Fitness & Fat Loss

Running Can Boost Your Brain And Memory

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Running can boost brain function

We all experience a “senior moment” every now and then. They tend to increase once we turn a certain age. According to scientific research, running may not only help in reducing the frequency of such moments but also help improve overall brain function and memory.

Running is recommended for physical fitness. From the fitness enthusiast to the serious athlete, running is part of virtually any sport. However, there may be more to it than just the physical aspect.

One of the immediate benefits many a regular runner will tell you they obtain from it is that it clears the brain. Some even say that a good run makes them feel “like a brand new person”. Well, scientific research now appears to validate these claims.

About three decades of research indicate link between aerobic exercise (such as running) and cognitive clarity. Until recently, it was thought that adults do not produce new neurons. Now studies show that new neurons are produced in the brains throughout a lifetime. And running may help boost this.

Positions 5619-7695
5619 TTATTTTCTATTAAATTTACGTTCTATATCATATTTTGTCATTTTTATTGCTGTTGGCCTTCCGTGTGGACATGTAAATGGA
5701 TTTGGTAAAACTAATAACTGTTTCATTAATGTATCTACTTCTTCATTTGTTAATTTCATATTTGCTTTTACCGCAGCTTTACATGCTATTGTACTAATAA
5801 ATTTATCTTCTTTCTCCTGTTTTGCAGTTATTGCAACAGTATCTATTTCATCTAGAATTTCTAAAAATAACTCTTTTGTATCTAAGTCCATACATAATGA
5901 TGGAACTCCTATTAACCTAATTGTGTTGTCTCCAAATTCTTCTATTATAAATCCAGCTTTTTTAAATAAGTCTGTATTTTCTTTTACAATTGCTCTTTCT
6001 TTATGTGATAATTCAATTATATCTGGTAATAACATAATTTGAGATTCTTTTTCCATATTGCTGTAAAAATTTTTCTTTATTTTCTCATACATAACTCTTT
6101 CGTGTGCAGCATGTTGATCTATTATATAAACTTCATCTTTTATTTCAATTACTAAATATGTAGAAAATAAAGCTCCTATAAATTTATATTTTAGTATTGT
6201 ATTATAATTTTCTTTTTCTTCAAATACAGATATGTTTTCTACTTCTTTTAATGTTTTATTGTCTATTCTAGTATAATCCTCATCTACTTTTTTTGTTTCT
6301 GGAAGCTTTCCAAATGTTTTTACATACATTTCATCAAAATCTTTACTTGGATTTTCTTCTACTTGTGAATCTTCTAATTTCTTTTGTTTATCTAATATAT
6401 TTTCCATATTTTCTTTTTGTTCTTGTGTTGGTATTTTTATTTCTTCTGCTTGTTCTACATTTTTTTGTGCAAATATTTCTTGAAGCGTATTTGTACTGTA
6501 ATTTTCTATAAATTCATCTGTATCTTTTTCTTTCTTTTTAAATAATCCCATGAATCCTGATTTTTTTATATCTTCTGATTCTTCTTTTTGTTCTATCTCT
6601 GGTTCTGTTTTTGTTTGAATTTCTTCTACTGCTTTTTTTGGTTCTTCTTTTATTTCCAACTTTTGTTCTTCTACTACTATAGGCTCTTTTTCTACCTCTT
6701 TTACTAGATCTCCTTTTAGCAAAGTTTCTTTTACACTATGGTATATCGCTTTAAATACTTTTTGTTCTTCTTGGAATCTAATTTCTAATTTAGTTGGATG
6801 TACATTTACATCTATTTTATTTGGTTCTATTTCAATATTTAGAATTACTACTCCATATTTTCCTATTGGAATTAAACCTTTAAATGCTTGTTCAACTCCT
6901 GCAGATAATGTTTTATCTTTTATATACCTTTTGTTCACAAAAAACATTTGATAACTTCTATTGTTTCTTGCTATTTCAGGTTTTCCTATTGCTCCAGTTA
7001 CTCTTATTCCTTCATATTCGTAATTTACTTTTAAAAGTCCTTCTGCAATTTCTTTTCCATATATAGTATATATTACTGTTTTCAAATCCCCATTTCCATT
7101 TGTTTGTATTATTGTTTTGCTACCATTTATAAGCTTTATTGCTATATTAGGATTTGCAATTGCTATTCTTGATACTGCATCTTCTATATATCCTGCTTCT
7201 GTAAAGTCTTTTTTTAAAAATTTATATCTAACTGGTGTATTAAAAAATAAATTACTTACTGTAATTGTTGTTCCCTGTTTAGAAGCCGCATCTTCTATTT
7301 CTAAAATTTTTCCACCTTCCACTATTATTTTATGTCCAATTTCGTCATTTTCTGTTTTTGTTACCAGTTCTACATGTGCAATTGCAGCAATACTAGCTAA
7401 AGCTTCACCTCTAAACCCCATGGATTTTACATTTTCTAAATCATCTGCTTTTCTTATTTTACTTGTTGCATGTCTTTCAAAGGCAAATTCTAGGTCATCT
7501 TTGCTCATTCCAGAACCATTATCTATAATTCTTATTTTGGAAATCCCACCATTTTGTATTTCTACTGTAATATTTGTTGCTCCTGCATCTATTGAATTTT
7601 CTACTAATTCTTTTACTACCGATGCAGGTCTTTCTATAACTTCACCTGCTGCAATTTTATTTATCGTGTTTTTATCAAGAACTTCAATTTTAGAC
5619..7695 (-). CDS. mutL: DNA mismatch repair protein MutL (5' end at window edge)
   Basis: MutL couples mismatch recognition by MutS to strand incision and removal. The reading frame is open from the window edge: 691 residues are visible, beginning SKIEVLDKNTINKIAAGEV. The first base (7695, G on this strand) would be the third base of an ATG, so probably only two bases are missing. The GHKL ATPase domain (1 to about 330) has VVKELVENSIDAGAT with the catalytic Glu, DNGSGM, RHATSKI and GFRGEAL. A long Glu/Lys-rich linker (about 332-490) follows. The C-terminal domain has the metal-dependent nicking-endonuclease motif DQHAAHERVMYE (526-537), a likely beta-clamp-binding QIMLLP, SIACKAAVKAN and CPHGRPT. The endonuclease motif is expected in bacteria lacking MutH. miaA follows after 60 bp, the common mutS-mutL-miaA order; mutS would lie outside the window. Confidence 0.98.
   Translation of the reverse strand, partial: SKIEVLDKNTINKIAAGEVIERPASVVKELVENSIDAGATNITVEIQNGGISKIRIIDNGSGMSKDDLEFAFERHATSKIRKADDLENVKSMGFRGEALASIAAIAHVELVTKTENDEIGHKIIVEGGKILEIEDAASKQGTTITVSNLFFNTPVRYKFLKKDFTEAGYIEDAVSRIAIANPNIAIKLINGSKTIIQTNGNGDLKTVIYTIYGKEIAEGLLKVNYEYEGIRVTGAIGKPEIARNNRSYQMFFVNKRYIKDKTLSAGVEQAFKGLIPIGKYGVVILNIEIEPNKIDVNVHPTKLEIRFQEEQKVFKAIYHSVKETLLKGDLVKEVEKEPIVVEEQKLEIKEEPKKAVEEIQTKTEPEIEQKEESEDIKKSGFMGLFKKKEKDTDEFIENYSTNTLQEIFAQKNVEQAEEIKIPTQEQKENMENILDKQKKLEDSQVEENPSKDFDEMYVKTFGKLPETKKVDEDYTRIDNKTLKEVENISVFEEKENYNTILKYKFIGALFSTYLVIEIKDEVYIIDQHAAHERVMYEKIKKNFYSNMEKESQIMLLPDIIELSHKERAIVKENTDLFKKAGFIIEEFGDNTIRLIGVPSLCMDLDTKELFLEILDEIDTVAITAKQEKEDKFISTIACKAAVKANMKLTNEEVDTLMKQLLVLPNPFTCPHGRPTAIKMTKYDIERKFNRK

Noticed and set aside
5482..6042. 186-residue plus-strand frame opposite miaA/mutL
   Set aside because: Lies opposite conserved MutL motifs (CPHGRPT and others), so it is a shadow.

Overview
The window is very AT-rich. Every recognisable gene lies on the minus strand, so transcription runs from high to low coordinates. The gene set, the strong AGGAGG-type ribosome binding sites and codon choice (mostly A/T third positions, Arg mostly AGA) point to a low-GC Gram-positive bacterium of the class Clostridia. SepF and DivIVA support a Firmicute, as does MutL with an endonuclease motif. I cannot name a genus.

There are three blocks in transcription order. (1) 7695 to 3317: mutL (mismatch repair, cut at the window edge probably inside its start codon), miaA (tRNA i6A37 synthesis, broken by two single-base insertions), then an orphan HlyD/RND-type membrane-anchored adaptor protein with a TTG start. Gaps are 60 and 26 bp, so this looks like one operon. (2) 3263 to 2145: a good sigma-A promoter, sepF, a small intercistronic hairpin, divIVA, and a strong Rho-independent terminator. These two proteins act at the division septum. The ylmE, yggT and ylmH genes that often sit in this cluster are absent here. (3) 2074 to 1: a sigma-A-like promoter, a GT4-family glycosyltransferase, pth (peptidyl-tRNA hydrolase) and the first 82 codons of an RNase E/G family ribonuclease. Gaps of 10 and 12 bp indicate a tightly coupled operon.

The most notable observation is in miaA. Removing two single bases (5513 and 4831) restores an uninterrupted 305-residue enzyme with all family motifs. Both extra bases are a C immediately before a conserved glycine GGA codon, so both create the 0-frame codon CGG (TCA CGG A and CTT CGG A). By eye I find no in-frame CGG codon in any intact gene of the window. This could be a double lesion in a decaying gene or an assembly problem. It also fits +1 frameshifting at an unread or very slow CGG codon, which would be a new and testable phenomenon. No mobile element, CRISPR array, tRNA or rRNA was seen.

Not only could this be vital to our mental health, but of particular interest is where most of the process takes place.

According to various studies, acute aerobic helps trigger birth of new neurons. Moreover, this appears to occur mainly in the hippocampus area of the brain. This is the part associated with learning and memory.

A long-term habit of aerobic physical activity may also positively impact the frontal lobe, which is associated with “executive functions” such as planning, organizing, problem solving, and selective attention. Perhaps this is why those athletic individuals we so envy also happen to do well in school.

Since walking in nature may also help improve brain function, maybe running in nature will be even more beneficial. You can read a detailed post on this at the New York Mag website.

Running Barefoot Better?

In a separate study, it was found that running barefoot may help boost working memory function. 72 participants between the ages of 18 and 44 ran both barefoot and with shoes at a comfortable pace for approximately 16 minutes.

The results significant increase in barefoot runners compared to runners with shoes. Running barefoot causes one to pay attention to where one is stepping to avoid potentially injurious objects, thus requiring more intensive focus and use of working memory. You can read a detailed post at Sputniknews.

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